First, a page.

Home-grown terrorism in Saint Petersburg or Syrian spillover?
The suicide bombing in the Saint Petersburg Metro was not unexpected. Russia has witnessed some of the worst terrorist attacks in Europe: The Budyonnovsk hospital hostage crisis in 1995, the attack at the Dubrovka Theatre in Moscow in 2002, the Beslan school hostage crisis in 2004, the Moscow Metro bombings in 2010 and the suicide bombings in Volgograd in 2013.
Russian authorities identified a Kyrgyz-born Russian citizen as the perpetrator of the latest assault. The logic of the attack against a soft, high-profile target was straightforward: To inflict massive casualties on the population and undermine Russian President Vladimir Putin’s image as a strong leader.
The timing of the attack is significant, coming during a period of increased political tensions between the Kremlin and the liberal opposition. By targeting civilians, the group behind the assailant likely hoped to spark a racist backlash against the country’s Muslim communities and thus gain more recruits. The rise of Islamophobia has led to physical and verbal attacks against Muslims in Russian cities.
Akbarzhon Jalilov, the alleged perpetrator, probably did not act alone. Although there is no effective way to prevent a determined individual from committing an act of mass murder, Russian security services must answer a fundamental question: Was the attack an act of home-grown or international terrorism? Their response could have serious ramifications for Russian foreign and security policy.
The Russian Federation is a heterogeneous country, composed of many religious groups, including approximately 20 million Muslims. Many of them are heavily Russified and tend to be secular but over the last two decades, and accelerating in recent years, there has been a process of radicalisation of Russia’s Muslim communities. The hotbed of political Islam remains the North Caucasus.
The Russian-Chechen conflict started as a separatist conflict but turned into a religious one. Bombings and other attacks have spread to neighbouring autonomous republics of Karachay- Cherkessia, Kabardino-Balkaria and Dagestan, indicating an ever-widening scope of operations for jihadist groups.
The Saint Petersburg suicide bomber could have been a member of such North Caucasian groups and acted on their behalf.
On the other hand, the internationalisation of the Syrian conflict means that networks and links have been established between at least some of Russia’s jihadist groups and their counterparts in the Middle East and Central Asia. Thousands of Russian and Central Asian Muslims have joined the Islamic State (ISIS) and other jihadist groups to fight in Syria and Iraq.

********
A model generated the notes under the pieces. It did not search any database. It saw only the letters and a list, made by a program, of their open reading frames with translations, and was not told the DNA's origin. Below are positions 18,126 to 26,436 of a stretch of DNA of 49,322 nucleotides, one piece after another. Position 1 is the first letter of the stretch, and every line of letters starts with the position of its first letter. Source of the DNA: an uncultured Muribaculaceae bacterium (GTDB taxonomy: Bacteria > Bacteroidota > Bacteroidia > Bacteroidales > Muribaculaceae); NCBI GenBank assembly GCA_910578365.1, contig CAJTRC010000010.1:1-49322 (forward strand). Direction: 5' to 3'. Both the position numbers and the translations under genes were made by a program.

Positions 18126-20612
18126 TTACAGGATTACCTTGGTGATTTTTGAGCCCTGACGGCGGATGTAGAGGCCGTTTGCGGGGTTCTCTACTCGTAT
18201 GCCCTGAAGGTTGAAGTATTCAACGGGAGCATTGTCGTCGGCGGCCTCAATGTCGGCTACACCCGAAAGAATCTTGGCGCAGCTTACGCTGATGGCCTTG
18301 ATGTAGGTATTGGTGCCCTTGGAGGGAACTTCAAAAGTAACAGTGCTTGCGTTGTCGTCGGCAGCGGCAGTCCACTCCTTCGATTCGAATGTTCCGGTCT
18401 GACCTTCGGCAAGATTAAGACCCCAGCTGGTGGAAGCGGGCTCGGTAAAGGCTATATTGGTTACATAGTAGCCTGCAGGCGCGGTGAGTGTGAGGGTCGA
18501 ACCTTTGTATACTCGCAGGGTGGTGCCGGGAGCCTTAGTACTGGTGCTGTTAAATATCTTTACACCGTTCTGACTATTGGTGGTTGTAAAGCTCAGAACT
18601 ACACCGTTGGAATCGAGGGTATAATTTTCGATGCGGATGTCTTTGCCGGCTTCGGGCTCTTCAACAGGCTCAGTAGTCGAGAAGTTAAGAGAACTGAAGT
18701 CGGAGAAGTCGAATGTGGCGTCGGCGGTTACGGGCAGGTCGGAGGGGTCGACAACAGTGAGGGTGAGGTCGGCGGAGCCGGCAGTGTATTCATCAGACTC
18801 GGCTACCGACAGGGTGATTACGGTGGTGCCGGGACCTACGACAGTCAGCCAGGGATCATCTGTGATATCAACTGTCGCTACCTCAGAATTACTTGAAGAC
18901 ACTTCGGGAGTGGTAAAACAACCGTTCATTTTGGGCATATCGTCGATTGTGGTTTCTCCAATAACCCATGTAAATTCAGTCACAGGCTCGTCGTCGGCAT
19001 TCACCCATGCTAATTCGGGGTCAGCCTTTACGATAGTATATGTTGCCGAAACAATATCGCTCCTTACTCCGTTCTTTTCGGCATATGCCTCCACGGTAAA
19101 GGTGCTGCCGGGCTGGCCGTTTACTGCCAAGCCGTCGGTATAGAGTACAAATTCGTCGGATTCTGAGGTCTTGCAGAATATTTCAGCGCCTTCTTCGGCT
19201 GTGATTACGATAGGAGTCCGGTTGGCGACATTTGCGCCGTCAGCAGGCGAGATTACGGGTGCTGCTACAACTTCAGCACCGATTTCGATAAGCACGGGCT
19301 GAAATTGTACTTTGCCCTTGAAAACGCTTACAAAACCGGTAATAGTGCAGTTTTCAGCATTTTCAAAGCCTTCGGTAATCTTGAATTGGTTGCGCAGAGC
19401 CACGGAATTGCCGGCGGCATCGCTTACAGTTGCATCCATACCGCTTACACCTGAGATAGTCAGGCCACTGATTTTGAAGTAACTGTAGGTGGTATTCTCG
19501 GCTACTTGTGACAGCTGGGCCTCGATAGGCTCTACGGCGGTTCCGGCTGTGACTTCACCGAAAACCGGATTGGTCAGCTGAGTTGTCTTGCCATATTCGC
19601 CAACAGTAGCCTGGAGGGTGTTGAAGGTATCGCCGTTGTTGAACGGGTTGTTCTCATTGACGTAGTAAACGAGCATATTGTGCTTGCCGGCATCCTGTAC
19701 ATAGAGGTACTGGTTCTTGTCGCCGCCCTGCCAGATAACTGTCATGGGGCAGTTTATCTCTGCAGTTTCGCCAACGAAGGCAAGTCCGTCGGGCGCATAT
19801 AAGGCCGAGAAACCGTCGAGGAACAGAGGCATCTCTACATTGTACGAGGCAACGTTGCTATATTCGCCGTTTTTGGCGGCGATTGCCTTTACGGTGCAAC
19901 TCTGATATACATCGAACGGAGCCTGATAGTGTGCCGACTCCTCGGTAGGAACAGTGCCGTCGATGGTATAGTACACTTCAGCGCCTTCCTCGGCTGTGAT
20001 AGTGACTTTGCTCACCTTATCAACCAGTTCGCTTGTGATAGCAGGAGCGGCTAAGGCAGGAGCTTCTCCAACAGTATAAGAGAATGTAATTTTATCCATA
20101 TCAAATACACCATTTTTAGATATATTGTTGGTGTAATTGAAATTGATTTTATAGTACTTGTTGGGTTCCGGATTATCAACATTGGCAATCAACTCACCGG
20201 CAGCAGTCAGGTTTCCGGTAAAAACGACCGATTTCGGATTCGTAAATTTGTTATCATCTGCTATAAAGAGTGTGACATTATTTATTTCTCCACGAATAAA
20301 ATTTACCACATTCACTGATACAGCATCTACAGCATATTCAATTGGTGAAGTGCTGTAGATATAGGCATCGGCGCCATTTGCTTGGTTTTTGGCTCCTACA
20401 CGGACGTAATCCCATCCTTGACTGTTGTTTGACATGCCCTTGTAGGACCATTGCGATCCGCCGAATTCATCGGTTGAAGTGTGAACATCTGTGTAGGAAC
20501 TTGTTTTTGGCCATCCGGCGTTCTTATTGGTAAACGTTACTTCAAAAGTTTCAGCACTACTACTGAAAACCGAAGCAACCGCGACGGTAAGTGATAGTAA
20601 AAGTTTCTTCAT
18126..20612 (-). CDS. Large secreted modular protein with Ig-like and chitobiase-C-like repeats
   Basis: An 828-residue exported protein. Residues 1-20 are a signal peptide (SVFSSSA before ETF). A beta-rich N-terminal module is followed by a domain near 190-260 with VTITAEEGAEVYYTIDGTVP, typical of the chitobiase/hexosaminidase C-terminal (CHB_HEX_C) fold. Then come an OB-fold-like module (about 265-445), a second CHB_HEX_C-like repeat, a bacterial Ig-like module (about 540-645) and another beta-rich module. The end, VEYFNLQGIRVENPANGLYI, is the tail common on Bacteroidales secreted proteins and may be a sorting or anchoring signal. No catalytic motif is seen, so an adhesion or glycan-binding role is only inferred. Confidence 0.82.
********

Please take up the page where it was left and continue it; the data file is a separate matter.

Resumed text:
Within the transnational jihadist networks, there is a clear division of labour among those who radicalise individuals, recruit fighters, raise funds, provide logistical support, participate in the actual fighting and propagate messages to a larger audience.
Was Jalilov a member of such a transnational jihadist network? If yes, that means the Islamic State (ISIS) or another jihadist group has targeted Russia and more attacks are likely to take place. Not surprisingly, the Kremlin has portrayed the intervention in Syria as a preventive war against jihadist terrorists. It is a narrative that resonates well with many Russian citizens.
Yet the flow of Russian and Central Asian jihadist volunteers to Syria presents a unique challenge to Moscow. If the history of Arab Afghans is a guide, the return of Russian fighters to their home country after the end of the war may contribute to the outbreak of jihadist campaigns in Russia or other former Soviet republics. Having gained military skills and operational experiences, jihadist veterans may be tempted to target their own country.
Moscow must carefully choose strategies and policies for dealing with this new security threat. For instance, a harsh security response could push more Russian Muslims to join transnational Islamist networks in a kind of self-fulfilling prophecy. While investing more in intelligence-gathering is a necessity, a successful strategy should focus on promoting further integration of Muslim communities. As a visible minority, Russian Muslims have greatly suffered from exclusion and discrimination.
The siege of eastern Aleppo and the indiscriminate killing of civilians by the Russian Air Force were bound to radicalise many young Muslims. The Syrian city is the Srebrenica of the 21st century. While Bosnian Serbs attempted to hide the evidence of mass murder in the UN-protected enclave, the suffering of Aleppo’s civilians has been documented by social media users and citizen journalists. The memories will not go away easily.